Rosa Parks, who was born in Alabama, became world famous for her refusal to give up her seat on the bus to a white person after a long day at work.

In the second half of the 20th century, cotton cultivation lost significance and the economy became more diverse and prosperity increased.

Nevertheless, in the elections of November 2, 2004, the population voted in favor of formally maintaining the apartheid laws. This concerns segregation in education and the poll tax, a poll tax, which gives taxpayers the right to vote. The laws are not applied because federal law prohibits it.

Geography

The state of Alabama covers 135,765 km² of which 3.19% is water. The state belongs to the Central time zone (CT).

Located on the Gulf of Mexico, Alabama is bordered by the state of Tennessee to the north, Mississippi to the west, Georgia to the east, and Florida to the south.

The major rivers are the Mobile, the Tensaw, the Tombigbee, the Alabama, the Chattahoochee, the Coosa, the Tallapoosa, and the Tennessee. The Tennessee-Tombigbee Waterway connects shipping with the Tennessee River to the north. Alabama has many large lakes, such as Martin Lake and Lewis Smith Lake. The northeast of the state belongs to the Appalachians, with the highest point being the top of Cheaha Mountain (734 m); the rest is flatter.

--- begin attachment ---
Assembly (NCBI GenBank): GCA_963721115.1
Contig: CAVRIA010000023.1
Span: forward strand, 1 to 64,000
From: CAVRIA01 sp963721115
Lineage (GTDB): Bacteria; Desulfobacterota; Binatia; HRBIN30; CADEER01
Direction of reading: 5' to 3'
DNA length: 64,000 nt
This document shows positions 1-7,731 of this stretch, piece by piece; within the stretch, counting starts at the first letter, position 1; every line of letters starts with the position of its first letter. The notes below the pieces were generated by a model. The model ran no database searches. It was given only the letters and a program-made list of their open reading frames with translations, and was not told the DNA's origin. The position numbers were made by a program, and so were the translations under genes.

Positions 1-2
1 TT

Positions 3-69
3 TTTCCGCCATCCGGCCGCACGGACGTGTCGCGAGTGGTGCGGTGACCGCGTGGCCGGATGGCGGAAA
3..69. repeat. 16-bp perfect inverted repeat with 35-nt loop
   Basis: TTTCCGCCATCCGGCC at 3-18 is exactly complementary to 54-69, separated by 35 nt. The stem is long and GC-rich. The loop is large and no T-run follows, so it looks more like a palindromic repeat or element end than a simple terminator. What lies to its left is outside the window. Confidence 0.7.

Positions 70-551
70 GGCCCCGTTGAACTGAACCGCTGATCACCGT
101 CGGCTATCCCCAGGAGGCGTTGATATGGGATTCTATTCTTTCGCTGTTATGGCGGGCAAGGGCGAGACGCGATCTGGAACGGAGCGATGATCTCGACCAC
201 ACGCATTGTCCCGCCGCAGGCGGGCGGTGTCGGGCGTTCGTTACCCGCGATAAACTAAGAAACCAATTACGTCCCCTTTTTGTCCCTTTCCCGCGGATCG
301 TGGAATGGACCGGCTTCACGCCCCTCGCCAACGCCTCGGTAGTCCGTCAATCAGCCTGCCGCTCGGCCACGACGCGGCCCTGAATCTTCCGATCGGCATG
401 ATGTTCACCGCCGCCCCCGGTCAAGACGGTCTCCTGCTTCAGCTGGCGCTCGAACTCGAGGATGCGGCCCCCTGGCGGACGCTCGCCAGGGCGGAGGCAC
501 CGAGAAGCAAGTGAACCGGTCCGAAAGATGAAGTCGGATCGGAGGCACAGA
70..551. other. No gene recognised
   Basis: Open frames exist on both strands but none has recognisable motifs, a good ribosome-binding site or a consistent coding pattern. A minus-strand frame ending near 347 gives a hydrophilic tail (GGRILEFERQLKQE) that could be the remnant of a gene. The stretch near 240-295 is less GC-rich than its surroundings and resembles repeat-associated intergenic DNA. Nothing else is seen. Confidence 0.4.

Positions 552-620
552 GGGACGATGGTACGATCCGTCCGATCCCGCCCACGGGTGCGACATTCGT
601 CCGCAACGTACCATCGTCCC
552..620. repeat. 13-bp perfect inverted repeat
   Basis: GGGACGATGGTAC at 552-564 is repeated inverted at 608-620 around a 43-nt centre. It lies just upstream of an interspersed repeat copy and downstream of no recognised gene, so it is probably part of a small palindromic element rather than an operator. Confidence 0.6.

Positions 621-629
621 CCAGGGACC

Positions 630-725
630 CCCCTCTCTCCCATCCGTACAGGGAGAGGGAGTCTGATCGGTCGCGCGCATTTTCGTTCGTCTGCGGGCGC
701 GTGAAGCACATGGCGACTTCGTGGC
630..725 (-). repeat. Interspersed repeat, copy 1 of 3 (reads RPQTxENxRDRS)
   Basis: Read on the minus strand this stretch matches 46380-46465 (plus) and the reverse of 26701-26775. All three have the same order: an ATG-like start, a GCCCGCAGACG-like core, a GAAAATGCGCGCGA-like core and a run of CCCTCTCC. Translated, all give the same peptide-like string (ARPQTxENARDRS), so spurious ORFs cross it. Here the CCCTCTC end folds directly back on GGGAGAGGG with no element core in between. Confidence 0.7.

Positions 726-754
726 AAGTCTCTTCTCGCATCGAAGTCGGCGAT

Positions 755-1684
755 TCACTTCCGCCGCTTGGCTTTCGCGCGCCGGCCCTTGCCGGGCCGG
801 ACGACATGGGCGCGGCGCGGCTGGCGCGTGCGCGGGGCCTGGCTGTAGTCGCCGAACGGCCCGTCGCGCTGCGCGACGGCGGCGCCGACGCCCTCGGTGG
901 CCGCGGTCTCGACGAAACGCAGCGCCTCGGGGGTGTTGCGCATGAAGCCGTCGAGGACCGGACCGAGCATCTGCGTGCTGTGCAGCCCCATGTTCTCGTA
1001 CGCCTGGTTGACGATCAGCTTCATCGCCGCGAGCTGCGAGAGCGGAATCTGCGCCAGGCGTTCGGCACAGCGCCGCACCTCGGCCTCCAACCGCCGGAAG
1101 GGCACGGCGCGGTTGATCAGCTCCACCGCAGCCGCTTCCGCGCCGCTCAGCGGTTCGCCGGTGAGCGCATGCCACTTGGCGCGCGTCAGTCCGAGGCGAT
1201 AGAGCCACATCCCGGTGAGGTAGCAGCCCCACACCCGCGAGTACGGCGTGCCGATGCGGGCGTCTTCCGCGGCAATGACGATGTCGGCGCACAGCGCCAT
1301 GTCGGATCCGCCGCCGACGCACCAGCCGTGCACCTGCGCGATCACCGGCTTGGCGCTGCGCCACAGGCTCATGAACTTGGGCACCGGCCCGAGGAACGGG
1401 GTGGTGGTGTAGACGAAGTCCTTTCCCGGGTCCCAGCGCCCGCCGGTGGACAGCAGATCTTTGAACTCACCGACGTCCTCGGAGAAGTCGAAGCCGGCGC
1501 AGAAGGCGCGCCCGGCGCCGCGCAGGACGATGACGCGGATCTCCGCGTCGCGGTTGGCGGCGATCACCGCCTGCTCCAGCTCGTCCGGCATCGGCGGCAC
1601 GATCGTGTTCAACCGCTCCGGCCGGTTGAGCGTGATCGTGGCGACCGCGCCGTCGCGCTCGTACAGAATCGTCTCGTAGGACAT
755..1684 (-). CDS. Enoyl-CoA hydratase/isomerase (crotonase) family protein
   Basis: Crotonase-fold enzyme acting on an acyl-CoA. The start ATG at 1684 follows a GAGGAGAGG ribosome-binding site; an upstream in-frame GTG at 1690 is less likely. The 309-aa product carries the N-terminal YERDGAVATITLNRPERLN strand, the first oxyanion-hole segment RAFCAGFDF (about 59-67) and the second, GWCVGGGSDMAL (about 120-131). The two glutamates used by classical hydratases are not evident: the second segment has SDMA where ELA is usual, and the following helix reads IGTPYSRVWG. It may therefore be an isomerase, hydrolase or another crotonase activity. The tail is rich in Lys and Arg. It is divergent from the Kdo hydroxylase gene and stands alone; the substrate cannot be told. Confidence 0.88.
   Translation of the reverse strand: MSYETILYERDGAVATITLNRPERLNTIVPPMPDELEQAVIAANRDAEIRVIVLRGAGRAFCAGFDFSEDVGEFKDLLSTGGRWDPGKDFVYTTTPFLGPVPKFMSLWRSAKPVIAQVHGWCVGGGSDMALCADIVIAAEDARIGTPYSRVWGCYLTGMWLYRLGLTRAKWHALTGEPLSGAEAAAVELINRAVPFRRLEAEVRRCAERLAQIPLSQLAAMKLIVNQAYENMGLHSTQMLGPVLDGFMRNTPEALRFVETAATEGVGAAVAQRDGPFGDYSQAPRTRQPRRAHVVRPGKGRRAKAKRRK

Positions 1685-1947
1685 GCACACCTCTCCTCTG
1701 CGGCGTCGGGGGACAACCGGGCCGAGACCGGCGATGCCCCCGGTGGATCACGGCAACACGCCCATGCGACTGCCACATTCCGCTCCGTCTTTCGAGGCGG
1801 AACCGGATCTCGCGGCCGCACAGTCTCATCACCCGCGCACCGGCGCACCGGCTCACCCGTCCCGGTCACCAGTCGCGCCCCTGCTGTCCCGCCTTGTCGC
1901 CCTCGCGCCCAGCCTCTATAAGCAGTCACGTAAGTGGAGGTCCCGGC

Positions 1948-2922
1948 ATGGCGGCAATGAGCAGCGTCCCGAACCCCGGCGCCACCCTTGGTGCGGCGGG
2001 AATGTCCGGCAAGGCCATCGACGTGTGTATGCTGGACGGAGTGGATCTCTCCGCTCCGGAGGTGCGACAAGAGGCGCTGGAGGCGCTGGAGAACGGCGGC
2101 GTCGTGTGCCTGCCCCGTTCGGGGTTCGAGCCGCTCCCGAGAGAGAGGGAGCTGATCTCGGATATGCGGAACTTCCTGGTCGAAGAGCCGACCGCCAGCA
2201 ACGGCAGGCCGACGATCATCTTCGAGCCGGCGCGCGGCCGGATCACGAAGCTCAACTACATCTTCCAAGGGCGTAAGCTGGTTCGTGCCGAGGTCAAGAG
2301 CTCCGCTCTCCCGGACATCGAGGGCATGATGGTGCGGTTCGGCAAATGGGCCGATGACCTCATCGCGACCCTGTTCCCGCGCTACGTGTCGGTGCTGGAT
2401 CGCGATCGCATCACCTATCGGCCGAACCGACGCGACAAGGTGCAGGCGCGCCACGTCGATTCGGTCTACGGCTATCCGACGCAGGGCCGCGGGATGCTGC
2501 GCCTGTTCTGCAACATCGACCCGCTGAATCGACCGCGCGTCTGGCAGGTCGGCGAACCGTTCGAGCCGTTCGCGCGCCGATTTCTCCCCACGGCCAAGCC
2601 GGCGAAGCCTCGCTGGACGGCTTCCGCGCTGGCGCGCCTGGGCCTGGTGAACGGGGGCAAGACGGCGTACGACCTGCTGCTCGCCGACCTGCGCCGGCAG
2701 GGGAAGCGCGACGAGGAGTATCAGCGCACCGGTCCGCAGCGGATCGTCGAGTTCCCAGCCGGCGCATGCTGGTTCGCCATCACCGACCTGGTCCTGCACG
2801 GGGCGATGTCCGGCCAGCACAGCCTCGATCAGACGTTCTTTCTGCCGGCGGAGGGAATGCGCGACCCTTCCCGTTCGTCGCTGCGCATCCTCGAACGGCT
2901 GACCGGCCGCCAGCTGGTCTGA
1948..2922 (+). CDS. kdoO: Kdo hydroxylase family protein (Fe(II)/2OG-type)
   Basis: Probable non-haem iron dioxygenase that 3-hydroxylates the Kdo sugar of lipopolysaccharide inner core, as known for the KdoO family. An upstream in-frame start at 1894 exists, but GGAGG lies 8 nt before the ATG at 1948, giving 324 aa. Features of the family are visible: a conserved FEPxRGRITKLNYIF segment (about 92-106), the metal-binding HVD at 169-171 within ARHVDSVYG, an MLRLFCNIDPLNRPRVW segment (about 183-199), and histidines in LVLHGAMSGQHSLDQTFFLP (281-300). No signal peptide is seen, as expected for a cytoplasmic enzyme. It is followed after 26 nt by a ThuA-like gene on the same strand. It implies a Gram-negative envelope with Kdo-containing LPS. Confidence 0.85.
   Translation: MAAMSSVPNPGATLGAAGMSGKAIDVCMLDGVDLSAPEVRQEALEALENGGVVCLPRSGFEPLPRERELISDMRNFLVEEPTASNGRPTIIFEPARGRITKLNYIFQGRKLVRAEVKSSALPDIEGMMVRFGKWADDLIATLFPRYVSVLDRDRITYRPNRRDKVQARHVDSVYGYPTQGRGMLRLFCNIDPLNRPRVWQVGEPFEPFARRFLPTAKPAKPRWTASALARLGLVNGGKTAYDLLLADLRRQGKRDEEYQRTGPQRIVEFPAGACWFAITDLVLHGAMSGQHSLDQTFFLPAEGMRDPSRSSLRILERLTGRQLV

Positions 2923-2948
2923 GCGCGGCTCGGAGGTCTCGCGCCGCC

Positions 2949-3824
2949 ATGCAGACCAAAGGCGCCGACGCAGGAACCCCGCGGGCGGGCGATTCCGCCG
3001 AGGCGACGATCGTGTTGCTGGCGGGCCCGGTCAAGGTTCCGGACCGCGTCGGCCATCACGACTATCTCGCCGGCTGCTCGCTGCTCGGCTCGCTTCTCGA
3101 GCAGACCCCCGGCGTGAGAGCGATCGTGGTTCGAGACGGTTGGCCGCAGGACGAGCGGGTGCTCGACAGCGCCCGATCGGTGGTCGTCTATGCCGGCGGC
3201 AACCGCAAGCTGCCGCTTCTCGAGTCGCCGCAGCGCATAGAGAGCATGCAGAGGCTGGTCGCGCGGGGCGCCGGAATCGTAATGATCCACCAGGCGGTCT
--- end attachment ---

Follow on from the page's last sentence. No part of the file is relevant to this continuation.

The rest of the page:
The state is crossed by six major Interstates: I-10, I-20, I-22, I-59, I-65, and I-85. The state’s main airport is Birmingham-Shuttlesworth International Airport.

Demography and Economics

  • Birmingham
  • Montgomery
  • Mobile
  • Huntsville

In 2018, Alabama had a population of 4,888,745 (36 per km²) of which 26% were black and approximately 67% white. Christianity is by far the largest religion in Alabama at 92%.

According to TRACKAAH, the top 10 largest cities by population are: